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    (Central and southern greece-note Leuktra)​

    THE BOEOTIAN WAR :

    Sparta sought to maintain her power by opposing any effort by regional powers to expand their influence, and by replacing hostile governments in cities with friendly ones actively intervening with ther army on several occasions.In 382BC while passing through theban territory the spartans took the side of the oligarchic faction in the city and ensured a political takeover establishing a spartan garrison in the city.By the autumn of 379, Sparta seemed in control of Greece. This control began to fragment in winter 379/8, when the Theban exiles under Pelopidas staged a coup d’état during a festival,killed the oligarchs and with the aid of Athenian forces expelled the Spartan garrison.Athens and Thebes allied against sparta..Epaminondas and Peolopidas convinced the leaders of Thebes to expand the franchise to all adult males of the region, not just the city,the expansion of citizenship brought the potential pool of army recruits to an all-time high.

    The Spartan Army mobilized for war,and marched into Boeotia ravaging the countryside.While the Thebans refused pitched battle in the open field against the main spartan army they struck successes against spartan garrisons and harassing their detatchement and won several large skirmishes which raised their morale.All the while Thebes consolidated Boeotia under itself in the Boeotian Confederacy,while reforming its army.Low intensity warfare continued with intermittent periods of truce.Athens,wary of the cost of war in which Thebes was not helping directly and wary of growing theban power sent envoys to Sparta to arrange for a new peace. The Thebans participated in this as well.Sparta agreed to peace, and everyone swore to remove governors and garrisons, disband armaments, and give cities autonomy.At the signing of the treaty, the Spartan king Aegesilaus intentionally provoked Epaminondas, who was representing Thebes. Sparta signed the treaty for the Peloponnese, then Athens signed, then the Athenian allies signed. Epaminondas signed for the Boeotian Federation. Aegesilaus demanded that the Boeoetian cities sign for themselves, and when Epaminondas refused, the Spartan king scratched Thebes off the treaty.It would be war.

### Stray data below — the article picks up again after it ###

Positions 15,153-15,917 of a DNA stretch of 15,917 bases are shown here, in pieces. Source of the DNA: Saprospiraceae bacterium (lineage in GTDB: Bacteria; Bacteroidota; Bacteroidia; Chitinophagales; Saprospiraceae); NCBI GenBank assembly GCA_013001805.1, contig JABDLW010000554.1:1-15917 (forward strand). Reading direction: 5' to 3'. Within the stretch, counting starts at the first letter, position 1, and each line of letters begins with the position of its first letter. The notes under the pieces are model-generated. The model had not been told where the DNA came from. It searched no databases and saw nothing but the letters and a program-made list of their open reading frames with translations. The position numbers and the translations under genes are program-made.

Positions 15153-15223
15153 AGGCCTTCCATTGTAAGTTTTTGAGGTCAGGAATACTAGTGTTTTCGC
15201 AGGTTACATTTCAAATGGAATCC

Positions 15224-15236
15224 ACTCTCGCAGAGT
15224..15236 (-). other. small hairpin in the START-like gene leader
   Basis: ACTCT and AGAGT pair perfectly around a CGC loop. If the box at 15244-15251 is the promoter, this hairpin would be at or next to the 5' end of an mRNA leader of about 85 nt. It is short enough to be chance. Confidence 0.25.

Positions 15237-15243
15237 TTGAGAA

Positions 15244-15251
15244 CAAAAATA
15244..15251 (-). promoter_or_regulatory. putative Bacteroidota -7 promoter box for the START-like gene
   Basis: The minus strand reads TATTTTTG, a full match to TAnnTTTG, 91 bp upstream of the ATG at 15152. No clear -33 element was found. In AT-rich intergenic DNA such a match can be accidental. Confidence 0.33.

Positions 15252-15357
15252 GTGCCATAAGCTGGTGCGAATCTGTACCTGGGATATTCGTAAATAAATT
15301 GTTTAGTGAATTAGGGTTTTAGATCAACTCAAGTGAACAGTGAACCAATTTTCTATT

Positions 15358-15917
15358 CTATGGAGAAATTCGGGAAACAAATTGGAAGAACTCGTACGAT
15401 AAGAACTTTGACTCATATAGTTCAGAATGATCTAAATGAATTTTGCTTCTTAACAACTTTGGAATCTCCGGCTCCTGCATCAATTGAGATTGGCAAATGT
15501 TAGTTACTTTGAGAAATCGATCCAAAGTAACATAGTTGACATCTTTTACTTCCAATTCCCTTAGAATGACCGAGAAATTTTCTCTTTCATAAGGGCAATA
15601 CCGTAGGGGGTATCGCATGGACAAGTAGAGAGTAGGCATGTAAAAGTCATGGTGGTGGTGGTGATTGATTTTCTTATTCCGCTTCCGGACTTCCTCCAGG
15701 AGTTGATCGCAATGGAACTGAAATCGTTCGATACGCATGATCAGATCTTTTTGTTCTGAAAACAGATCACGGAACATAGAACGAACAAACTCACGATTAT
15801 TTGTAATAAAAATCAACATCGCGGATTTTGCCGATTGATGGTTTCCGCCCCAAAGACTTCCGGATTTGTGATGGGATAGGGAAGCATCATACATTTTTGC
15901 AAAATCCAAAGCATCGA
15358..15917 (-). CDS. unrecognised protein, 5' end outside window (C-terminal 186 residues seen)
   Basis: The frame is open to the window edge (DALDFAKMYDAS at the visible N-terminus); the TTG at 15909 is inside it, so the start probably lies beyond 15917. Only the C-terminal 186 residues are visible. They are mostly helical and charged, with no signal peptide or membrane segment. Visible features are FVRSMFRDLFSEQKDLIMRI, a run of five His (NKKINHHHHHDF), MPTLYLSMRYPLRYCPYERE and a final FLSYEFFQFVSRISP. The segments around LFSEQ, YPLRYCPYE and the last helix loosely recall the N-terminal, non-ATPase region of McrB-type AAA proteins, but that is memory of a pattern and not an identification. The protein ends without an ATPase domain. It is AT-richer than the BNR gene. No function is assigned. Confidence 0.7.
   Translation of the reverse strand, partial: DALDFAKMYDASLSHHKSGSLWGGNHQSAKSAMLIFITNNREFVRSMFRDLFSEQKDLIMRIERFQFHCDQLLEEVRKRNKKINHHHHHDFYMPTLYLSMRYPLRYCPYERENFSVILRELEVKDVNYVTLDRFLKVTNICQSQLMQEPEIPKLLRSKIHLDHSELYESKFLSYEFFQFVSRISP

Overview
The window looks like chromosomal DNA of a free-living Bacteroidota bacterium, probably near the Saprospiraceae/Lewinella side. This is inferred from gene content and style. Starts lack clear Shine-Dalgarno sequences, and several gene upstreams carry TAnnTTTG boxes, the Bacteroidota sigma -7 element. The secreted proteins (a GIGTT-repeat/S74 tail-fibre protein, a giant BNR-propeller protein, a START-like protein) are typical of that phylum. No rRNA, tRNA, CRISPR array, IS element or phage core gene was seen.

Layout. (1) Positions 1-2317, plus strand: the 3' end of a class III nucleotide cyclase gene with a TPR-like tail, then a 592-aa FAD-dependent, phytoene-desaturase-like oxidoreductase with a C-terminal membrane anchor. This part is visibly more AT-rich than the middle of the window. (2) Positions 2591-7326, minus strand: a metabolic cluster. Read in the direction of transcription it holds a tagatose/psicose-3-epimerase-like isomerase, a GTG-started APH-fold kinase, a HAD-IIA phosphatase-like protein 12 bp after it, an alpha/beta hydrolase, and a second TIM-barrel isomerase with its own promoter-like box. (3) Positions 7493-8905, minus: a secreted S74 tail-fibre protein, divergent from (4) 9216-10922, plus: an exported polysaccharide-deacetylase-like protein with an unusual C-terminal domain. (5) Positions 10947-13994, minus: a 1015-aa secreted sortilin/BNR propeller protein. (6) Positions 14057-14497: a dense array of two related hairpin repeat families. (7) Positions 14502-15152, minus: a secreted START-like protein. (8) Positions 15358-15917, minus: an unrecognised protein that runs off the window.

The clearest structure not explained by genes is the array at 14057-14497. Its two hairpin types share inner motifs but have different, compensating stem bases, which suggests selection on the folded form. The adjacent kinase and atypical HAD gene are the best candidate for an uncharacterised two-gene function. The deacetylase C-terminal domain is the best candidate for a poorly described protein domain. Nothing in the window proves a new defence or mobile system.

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    (The mountanous topography of Greece & Chokepoints)​

    The other Spartan King Cleombrotus was already nearby in the field with an army at Phocis and on the instructions from Sparta invaded Boeotia from the north ,looking to force a decision.Cleombrotus's last 2 expeditions had failed to produce anything substantial and he was determined to change that lest he be accused of shirking from battle back in sparta.Thebans and their Boeotian allies took up a defensive position between Coronea and Lake Copais with a small force guarding the pass at Helicon.Cleombrotus turned the Theban defences by advancing from Ambrossos to Styris and on to Thisbe instead of the normal eastern path ,defeating the theban contingent at Helicon enroute.Cleombrotus then camped on the high ground overlooking Leuctra on the Boeotian plains.If the Boeotians sought battle, he was well-positioned to accept it, and could look forward to ravaging Boeotian territory and winning over some of Thebes’ more reluctant allies ,poised as he was to march on Thebes.The Theban army too backtracked and marched to Leuctra to confront the spartans.Their leaders felt they had to fight, since otherwise they would be besieged, the cities would revolt, and the people of Thebes would turn on them.The 2 armies thus prepared for a decisive showdown at the plains of Leuctra.

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    (Locations of campaign area - dots and lines unrelated)​

    NEXT: OPPOSING ARMIES
     
  2. Austerlitz

    Austerlitz Extraordinary Historian THINKER

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    HOPLITE WARFARE

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    NATURE OF GREEK-CITY STATE WARFARE :

    Introduction -
    Ancient Greek Warfare during the classical period of the city states was dominated exclusively by hoplites- citizen soldiers of the city states who were primarily armed with spears and oval shields.The hoplites were primarily free citizens—propertied farmers and artisans—who were able to afford the bronze/linothoraxarmor suit and weapons.